Building owner sued in deadly porch collapse
The city on Wednesday sued the owners and managers of the apartment building where 13 people died in a porch collapse, demanding hundreds of thousands of dollars in penalties for allegedly building the deck without a permit.
The city also alleged that the porch was too large and did not have proper support beams, causing it to crash onto two lower porches during a party early Sunday in the Lincoln Park neighborhood.
The city asked for a court order requiring immediate replacement of the porch and is seeking up to $500 a day for each violation. That would add up to hundreds of thousands of dollars; the porch was built in 1998.
Court-martial ordered in sex assault on cadet
An Air Force Academy sophomore will be the first to face a court-martial on rape charges since a sexual assault scandal broke at the academy earlier this year, officials announced Wednesday.
Douglas Meester, 20, is charged with rape, sodomy, indecent assault and providing alcohol to minors. If convicted at a military trial, he could face life in prison and dismissal from the Air Force.
The decision to court-martial Meester was made by Brig. Gen. John Weida, who became cadet commandant earlier this year in a management shakeup that stemmed from the scandal.
During Meester's Article 32 May hearing, an 18-year-old freshman cadet from Pennsylvania testified that on Oct. 18, she drank at least six shots of tequila with Meester and two other cadets in his dorm room. She said she passed out and awoke as Meester raped her, and that she drifted in and out of consciousness.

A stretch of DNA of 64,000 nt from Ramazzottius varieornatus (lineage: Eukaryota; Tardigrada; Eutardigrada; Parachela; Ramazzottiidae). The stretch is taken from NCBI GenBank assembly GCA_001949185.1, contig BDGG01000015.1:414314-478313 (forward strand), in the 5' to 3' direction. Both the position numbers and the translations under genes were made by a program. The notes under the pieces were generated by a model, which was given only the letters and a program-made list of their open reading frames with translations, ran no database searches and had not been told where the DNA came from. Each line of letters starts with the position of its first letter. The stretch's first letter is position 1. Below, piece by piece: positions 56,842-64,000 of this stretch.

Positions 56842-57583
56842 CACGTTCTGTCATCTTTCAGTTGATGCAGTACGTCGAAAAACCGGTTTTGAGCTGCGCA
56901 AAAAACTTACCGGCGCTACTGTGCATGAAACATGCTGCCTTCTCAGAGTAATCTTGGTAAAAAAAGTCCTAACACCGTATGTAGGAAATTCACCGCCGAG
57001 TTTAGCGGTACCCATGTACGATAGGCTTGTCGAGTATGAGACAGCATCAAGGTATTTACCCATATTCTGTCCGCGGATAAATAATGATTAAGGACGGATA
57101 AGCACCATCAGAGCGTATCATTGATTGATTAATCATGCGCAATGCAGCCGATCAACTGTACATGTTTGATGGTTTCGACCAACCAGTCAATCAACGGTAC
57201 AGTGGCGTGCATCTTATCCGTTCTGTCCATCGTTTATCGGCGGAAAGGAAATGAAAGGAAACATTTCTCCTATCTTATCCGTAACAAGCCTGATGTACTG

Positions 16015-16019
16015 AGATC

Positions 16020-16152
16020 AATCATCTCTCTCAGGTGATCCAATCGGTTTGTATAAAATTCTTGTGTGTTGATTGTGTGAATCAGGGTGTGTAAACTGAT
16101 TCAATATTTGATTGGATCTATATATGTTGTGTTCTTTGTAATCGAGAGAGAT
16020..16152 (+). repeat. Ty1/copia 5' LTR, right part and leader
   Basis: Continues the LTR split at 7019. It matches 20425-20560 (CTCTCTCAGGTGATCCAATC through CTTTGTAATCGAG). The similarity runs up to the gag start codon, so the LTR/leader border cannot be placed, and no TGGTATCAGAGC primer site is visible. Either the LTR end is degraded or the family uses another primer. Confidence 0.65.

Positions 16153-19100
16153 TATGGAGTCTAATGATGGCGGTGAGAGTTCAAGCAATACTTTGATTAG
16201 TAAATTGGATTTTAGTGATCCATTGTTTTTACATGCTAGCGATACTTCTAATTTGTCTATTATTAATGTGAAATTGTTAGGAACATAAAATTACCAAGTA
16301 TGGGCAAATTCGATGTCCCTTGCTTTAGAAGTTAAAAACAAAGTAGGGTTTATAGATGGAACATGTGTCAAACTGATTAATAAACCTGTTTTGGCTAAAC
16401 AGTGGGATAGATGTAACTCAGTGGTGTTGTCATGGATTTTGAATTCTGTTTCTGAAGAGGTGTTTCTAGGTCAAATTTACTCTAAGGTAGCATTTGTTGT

New York City
WTC site panels covered in graffiti
Information panels along a viewing wall at the World Trade Center site, directly below a memorial list of victims' names, have been defaced with graffiti.
The panels outline the twin towers' history, including their construction, the 1993 bombing and their destruction by terrorists on Sept. 11, 2001.
The diagrams and photos are now covered with writing.
Some of the messages are words of hope, remembrance or prayer: "God bless you. ... We will never forget."
Others are indecipherable or vaguely crude: "madison arrived here... Jaz -- A.K.A Big Butt..."
Steve Coleman, a spokesman for the Port Authority, said agency officials were aware of the graffiti and appalled by it.
The agency is in the process of having replacement panels made, he said.
CDC: Destroy pets with monkeypox
Any pets feared infected with monkeypox should be destroyed, and other animals, including cats and dogs, that may have been exposed to the disease should be quarantined for up to six weeks, federal health officials said Wednesday.
The announcement from the Centers for Disease Control and Prevention represents a stepping-up of its efforts to control the outbreak.
There have been no confirmed U.S. cases of monkeypox in cats and dogs, but such pets could get the virus from close contact with an infected animal and spread it to humans, the CDC said.
The CDC also said tests confirmed that the monkeypox outbreak in the United States came from six African rodents that arrived three months ago on a ship from Ghana.
Suspect admits committing hate crime
A man pleaded guilty to arson as a hate crime for setting a Pakistani man's gas pump ablaze in 2002.
Norman Lee Warden Jr., 59, was sentenced to 16 years in prison as part of a plea agreement.
He faced up to life in prison if convicted of the charge for a blaze on May 27, 2002, at the Buy-N-Bye convenience store in Kountze, about 75 miles northeast of Houston.
Prosecutors said Warden selected the convenience store because of his "bias or prejudice" toward owner Tahir Mahmood, a Muslim man from Pakistan.